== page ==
As can be readily seen by inspection of FIGURE 2, the mirror head 26 can be quickly and easily moved from a retracted position shown in solid lines in FIGURE 2, to an extended position shown in dotted lines outwardly of the loop 50 by pivoting the sleeve 3t} about vertical portion 62 thereof. As this is done, the mirror head 26 must also be inverted by pivoting it about a horizontal axis extending through the center of the pin 112 in order to position the mirror such that the mirror glass 81 faces rearwardly. The ability to extend the mirror 26 in this manner has a decided advantage when an unusually large trailer or boat is mounted belnnd the vehicle 32.
After the mirror head 26 has thus been moved to its desired position, the nut I36 should be tightened to securely retain the sleeve 3% and the assembly 26 in the selected position and to prevent sleeve 3% from sliding downwardly on the support tube.
When the vehicle is to be driven by an operator who is either taller or shorter than average, the mirror 25 can be easily moved upon the vertical portion of either of the support loops IS or 5:) by loosening the nut 13% and sliding the sleeve 3!? either upwardly or downwardly as shown by arrows in FIGURES 1 and 2. When it is necessary to tilt the mirror about a horizontal axis so as to bring the de ired image in view, the operator of the vehicle need only extend his arm through the window and pivot the mirror head as about a horizontal axis extending through the pivot member 112.
Occasionally, the glass will be broken but when this does happen the mirror glass 81 can be quickly replaced simply by removing either of the nuts 102 or 104, caps 78 and 80 and sliding the miror 81 out of the casing 70'. A new mirror can then be quickly reinserted. The cap 78 or 80 is then replaced and the nut 15 securely tightened against the center thereof.
It is apparent that many modifications and variations of this invention as hereinbefore set forth may be made without departing from the spirit and scope thereof. The specific embodiments described are given by way of example only and the invention is limited only by the terms of the appended claims.
1. A rear view mirror for a vehicle comprising in combination, a support tube affixed to said vehicle, said tube including a vertically disposed portion, a mirror head including a casing, a mirror glass mounted within said casing, a reinforcing member extending vertically through said casing between the upper and lower ends thereof for exerting an inward force upon the upper and lower ends of said casing, a portion of said reinlforcing member extending to one side of said casing intermediate the top and bottom thereof, a first pivot member positioned in a horizontal plane and extending from said portion of said reinforcing member out of said casing, said first pivot being rigidly connected to said reinforcing member and a second pivot member mounted upon said support tube and connected to said first pivot member, said first pivot member being adapted to allow the casing to pivot about a horizontal axis and said second pivot member being adapted to allow the casing to pivot about a vertical axis upon said support tube.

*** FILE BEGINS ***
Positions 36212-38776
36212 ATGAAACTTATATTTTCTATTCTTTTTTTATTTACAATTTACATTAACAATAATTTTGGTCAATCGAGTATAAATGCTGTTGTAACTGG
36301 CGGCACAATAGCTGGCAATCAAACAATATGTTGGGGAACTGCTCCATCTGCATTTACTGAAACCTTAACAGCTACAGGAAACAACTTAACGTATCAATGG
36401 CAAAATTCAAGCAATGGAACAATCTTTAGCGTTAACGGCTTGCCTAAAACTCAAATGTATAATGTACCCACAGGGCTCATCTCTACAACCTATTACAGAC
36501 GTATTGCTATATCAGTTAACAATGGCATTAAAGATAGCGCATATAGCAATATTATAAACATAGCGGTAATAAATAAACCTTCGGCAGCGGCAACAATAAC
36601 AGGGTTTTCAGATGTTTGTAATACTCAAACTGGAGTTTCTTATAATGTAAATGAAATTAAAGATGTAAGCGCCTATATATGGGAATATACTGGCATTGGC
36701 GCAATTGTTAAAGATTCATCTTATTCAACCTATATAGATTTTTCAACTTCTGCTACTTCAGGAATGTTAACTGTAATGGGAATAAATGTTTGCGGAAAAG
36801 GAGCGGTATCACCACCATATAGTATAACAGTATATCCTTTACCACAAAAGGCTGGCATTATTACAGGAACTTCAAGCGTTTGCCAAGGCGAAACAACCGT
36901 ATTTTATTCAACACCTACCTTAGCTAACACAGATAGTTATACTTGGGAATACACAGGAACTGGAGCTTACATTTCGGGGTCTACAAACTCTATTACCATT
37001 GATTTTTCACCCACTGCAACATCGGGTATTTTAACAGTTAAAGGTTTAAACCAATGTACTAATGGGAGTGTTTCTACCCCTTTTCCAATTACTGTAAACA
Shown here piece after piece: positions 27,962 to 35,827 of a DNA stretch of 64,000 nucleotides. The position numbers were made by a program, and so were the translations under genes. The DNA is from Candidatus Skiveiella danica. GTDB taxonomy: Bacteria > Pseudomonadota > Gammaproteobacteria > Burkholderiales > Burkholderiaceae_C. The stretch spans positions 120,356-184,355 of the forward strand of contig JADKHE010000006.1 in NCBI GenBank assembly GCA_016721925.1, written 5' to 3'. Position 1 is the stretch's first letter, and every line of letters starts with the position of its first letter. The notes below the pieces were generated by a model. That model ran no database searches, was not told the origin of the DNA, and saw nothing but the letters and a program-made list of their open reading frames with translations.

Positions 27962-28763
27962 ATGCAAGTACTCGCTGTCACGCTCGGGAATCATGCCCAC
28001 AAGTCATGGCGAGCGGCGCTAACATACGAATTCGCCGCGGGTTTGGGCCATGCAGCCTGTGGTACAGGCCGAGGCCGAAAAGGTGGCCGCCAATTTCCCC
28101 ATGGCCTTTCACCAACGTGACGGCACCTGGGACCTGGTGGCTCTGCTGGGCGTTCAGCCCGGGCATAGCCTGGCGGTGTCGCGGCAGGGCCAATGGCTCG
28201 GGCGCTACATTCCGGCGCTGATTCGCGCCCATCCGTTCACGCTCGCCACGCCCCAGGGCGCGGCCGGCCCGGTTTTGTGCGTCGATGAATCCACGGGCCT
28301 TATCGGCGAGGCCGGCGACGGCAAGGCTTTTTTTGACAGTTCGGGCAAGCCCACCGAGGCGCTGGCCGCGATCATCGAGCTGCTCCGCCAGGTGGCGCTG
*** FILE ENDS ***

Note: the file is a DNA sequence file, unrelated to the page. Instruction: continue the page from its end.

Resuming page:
2. The apparatus according to claim 1 wherein the sec- 0nd pivot member comprises a sleeve mounted for sliding and rotational movement upon said tube.
3. The apparatus according to claim 2 wherein releasable retaining means is provided for fastening the first and second pivot members in selected positions upon the support member.
4. A rear view mirror for a motor vehicle comprising in combination, a supporting member aflixed rigidly to said vehicle, a mirror head mounted upon said supporting member, said mirror head comprising a hollow casing having back and side walls, and an elongated reinforcing member positioned within said casing, said elongated reinforcing member being displaced toward one side of said casing and extending in abutting relationship with a portion of the side wall thereof and having a pivot member rigidly connected to said reinforcing member extending out of said casing through said one side wall for connecting said casing to said supporting member, members adapted to be mounted upon the ends of said casing and fasteners for securing the ends of the reinforcing member to the member so as to place the members and the casing compression and the reinforcing member under tension.
References Cited by the Examiner UNITED STATES PATENTS 1,392,481 10/21 Colbert et al 88-98 1,622,486 3/27 Bourdon 248-279 2,526,306 10/50 Van Gelder 248-279 2,783,015 2/27 'Karnpa 248-279 2,827,255 3/58 Kampa 248-285 2,849,920 9/58 Morgenstern 88-98 2,851,926 9/58 Beach 88-98 2,969,715 1/61 Mosby 248-285 CLAUDE A. LE ROY, Primary Examiner.